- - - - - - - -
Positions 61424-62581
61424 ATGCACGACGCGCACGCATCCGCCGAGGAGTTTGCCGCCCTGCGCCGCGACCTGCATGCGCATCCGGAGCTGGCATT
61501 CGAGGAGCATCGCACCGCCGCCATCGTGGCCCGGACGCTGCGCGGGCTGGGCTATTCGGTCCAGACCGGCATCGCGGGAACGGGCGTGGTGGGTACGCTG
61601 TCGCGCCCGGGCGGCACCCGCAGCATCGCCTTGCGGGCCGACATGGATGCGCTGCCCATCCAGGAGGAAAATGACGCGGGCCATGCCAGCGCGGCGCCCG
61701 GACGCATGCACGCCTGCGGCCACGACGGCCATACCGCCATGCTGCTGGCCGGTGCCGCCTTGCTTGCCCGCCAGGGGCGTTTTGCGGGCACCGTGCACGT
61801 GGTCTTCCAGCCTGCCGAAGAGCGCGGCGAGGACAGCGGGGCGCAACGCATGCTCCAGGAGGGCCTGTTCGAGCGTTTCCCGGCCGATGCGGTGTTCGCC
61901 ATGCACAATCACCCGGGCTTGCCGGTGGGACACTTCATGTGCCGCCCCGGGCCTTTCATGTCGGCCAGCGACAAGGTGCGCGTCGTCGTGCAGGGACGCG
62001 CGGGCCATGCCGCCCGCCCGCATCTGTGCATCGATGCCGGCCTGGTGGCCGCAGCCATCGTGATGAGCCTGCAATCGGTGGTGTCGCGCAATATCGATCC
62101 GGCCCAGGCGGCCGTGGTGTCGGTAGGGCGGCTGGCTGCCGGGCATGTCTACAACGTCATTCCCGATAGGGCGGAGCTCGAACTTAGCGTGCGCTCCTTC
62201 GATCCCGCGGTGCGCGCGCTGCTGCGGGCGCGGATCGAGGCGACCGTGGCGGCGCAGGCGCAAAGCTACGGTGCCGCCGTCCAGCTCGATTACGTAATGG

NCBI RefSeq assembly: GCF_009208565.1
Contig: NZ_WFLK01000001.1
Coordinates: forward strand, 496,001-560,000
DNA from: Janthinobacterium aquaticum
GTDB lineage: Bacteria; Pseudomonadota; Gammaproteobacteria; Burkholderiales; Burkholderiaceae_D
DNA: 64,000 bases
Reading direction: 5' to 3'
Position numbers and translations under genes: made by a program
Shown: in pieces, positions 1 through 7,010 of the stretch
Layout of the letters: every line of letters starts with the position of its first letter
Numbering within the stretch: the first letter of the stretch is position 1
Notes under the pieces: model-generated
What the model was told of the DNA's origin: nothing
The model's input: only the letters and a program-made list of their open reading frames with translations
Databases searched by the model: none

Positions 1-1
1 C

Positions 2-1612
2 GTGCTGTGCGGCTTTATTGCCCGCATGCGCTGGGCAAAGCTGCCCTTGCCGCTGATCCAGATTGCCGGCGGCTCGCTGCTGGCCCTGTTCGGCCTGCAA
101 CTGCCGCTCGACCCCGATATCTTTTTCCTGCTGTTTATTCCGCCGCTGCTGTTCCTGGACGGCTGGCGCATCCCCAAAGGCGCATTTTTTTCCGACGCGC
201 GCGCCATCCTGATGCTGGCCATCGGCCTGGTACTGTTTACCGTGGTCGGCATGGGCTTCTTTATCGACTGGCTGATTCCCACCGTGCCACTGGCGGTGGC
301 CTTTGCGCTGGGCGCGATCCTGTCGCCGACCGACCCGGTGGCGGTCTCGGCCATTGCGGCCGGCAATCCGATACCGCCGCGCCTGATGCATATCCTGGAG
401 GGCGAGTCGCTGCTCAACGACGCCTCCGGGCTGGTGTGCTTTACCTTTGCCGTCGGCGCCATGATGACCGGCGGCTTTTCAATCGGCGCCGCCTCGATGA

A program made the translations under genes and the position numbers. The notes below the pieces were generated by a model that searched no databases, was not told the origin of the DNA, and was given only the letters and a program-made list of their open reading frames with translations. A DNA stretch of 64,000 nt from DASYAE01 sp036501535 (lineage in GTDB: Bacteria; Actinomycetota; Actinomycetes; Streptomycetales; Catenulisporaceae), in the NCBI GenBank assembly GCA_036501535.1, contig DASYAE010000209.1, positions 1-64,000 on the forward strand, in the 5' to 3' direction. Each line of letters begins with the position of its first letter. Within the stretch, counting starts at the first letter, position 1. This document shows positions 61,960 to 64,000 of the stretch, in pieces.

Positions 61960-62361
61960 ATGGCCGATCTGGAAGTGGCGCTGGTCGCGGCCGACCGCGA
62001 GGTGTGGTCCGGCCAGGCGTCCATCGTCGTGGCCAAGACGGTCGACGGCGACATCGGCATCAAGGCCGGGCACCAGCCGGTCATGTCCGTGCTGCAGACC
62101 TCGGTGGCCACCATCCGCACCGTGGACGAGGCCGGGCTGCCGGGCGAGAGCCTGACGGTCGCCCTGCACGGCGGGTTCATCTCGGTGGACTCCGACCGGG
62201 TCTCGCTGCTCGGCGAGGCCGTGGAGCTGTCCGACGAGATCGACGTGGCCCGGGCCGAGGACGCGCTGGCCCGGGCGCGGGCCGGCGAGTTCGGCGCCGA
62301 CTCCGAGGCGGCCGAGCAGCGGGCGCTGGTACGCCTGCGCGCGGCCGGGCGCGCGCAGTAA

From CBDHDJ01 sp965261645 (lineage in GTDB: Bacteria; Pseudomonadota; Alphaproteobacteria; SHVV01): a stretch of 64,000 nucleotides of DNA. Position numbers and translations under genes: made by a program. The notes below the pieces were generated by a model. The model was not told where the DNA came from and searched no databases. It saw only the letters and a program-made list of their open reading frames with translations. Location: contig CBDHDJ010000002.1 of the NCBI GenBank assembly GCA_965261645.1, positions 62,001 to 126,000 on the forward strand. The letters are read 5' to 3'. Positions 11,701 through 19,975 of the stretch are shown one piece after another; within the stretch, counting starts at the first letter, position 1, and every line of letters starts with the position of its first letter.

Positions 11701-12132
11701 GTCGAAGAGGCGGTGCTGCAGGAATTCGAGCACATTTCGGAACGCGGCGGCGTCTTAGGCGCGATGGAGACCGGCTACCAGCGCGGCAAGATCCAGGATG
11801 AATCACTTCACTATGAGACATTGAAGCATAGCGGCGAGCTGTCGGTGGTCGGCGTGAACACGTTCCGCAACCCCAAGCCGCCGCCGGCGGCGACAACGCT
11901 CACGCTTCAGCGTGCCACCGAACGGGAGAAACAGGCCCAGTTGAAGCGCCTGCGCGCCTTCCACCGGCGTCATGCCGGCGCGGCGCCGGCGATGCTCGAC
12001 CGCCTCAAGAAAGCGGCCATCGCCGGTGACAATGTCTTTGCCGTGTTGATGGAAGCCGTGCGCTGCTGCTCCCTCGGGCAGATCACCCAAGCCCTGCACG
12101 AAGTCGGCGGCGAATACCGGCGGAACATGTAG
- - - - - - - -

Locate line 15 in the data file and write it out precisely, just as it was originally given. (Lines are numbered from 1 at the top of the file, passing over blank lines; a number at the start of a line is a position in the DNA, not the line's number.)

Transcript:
GTDB lineage: Bacteria; Pseudomonadota; Gammaproteobacteria; Burkholderiales; Burkholderiaceae_D